Symptoms of a Bad or Failing Brake Rotor/Disc
Disc brake rotors are metal discs that work together with the brake pads and calipers to slow the vehicle. Brake rotors are bolted directly to the wheel hub, so they spin in direct relation to wheel speed. When the brake pedal is depressed, the calipers squeeze the brake pads against the spinning rotors to slow and stop the wheels and the vehicle. Since rotors work to slow the vehicle by using friction from direct contact with the brake pads, they do wear out over time and will eventually need to be replaced. When rotors have a problem, they usually produce any of the following 4 symptoms that alert the driver they require attention.
1. Noisy Brakes
One of the first symptoms commonly associated with bad brake rotors is noise. If the rotors are warped (meaning not perfectly flat) or severely worn, they may produce squealing or squeaking sounds. Usually, warped rotors will produce a squeak, while severely worn rotors will produce a scraping sound. However, the squealing noise could originate from worn brake pads as well.
2. Vibrations from the Brakes
Another symptom of bad brake rotors is excessive vibration or pulsation coming from the brakes. Warped or excessively worn rotors may vibrate irregularly and cause vibrations that can be felt in the pedal, and sometimes through the vehicle’s steering wheel or chassis. Additionally, the brake pedal may feel like it’s pulsating when pressed due to warped brake rotors. This occurs because the pedal is no longer making contact with the surface of the rotor.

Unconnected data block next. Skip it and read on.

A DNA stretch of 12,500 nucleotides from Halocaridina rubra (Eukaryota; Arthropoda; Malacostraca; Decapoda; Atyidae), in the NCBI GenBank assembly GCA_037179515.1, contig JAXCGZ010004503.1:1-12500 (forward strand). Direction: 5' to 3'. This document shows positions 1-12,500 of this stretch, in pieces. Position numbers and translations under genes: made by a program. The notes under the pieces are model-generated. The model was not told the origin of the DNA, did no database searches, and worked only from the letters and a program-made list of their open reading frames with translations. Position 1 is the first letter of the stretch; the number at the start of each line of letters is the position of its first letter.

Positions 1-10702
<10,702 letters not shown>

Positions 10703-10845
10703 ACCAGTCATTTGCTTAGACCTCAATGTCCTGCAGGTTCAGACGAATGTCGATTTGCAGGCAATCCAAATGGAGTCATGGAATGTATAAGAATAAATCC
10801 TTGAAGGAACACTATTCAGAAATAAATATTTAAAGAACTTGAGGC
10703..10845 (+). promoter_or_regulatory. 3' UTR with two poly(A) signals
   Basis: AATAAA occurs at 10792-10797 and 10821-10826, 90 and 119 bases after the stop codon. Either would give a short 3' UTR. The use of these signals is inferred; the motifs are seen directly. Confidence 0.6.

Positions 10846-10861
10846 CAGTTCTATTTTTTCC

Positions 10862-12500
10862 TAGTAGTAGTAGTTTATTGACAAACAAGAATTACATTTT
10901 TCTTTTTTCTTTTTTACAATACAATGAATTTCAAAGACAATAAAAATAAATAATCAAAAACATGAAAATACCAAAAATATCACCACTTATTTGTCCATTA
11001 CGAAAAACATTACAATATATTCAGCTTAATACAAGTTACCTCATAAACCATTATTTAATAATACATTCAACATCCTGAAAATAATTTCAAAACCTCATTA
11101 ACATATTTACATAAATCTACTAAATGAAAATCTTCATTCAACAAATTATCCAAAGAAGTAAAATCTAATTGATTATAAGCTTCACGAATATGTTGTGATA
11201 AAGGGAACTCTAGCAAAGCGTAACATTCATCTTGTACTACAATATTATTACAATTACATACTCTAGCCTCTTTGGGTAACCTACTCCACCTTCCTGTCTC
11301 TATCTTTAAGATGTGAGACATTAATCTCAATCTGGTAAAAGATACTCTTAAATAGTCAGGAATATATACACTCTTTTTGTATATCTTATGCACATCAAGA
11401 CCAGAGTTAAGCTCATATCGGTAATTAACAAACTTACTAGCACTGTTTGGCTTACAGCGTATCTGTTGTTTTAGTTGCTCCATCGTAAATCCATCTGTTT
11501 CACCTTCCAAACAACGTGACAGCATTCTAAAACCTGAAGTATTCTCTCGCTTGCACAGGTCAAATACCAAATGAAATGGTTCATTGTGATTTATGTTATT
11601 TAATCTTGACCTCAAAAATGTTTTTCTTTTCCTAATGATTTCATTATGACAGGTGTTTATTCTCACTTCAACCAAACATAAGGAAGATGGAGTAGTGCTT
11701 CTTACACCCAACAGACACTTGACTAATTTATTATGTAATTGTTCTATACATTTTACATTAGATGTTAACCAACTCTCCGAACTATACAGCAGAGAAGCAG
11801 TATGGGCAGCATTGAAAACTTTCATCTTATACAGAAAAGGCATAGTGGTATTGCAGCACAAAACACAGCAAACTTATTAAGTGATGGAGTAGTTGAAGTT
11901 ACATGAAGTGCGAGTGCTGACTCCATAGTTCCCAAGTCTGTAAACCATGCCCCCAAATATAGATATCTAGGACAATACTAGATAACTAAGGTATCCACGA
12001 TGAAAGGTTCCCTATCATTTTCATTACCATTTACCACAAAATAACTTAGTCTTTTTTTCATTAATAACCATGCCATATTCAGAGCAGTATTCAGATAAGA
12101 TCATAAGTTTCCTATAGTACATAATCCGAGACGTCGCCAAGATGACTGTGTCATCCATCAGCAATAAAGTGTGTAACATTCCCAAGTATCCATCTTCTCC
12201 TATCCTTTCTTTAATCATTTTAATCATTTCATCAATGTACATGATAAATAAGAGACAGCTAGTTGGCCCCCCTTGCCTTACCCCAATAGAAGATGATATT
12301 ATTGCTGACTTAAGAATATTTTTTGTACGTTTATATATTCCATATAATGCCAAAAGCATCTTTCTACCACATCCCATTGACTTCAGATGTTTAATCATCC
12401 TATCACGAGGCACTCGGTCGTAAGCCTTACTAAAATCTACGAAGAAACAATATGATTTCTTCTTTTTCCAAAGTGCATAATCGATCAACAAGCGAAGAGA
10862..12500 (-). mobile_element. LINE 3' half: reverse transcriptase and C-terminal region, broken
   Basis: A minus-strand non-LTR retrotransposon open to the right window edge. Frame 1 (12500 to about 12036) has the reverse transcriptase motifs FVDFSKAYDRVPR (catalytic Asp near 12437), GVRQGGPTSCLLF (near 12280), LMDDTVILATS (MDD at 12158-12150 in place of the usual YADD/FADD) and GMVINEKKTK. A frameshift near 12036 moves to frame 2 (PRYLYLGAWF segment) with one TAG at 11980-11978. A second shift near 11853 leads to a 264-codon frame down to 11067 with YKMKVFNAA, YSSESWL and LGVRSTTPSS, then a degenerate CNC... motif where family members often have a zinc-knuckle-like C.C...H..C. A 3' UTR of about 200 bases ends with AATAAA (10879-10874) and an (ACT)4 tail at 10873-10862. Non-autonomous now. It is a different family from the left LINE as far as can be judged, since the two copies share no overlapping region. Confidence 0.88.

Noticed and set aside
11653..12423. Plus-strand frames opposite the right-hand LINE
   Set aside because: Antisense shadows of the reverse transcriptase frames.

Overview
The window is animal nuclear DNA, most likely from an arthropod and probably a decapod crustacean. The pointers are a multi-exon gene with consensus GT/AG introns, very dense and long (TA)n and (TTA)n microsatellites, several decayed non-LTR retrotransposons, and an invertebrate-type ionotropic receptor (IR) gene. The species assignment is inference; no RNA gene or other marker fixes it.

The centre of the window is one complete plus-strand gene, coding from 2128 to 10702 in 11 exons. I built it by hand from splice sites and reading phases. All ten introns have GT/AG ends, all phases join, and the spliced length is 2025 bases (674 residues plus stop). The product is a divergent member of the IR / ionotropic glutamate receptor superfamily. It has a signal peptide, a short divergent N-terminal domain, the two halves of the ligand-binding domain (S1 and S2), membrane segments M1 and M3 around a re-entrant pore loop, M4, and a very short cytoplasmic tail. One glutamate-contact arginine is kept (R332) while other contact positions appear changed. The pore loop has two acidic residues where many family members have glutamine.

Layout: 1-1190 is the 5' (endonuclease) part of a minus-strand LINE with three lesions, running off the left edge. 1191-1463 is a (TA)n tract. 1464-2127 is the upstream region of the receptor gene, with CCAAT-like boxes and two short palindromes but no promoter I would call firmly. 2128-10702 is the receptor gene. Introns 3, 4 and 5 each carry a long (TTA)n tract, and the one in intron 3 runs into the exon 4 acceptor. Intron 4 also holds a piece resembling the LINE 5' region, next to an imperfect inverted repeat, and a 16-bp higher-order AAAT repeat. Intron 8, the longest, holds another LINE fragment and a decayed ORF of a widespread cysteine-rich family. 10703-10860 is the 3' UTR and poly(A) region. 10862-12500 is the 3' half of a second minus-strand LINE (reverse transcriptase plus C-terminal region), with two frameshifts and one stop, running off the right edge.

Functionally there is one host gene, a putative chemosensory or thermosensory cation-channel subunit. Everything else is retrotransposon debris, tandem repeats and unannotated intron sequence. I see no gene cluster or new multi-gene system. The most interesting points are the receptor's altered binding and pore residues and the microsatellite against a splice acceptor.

3. Grooves or Score Marks on the Rotor
Another symptom of bad or failing rotors is visual scoring or grooves on the face of the rotor. Repeated contact with the brake pads can develop these marks over time. Rotors are designed to have a thickness that wears down over time. However, should it degrade to a certain point, it lowers the overall safety of the vehicle.
4. Increased Stopping Distances
Scoring and grooves in a rotor can impede its capacity to slow the vehicle, as well as cause vibration and pulsation that can be felt in the pedal. Plus, when the pedal no longer interacts with the brake rotor, the ensuing vibration may make it feel like the car will not stop at all. Inability to stop or even extended stopping distances can be highly dangerous, especially if the driver is forced to make an emergency stop.
The disc brake rotors are a very important part of the braking system, and as a result are critical to the overall safety and handling characteristics of the vehicle. If you suspect your rotors may be worn or damaged, have the vehicle inspected by a professional technician to determine if your car needs a brake rotor/disc replacement.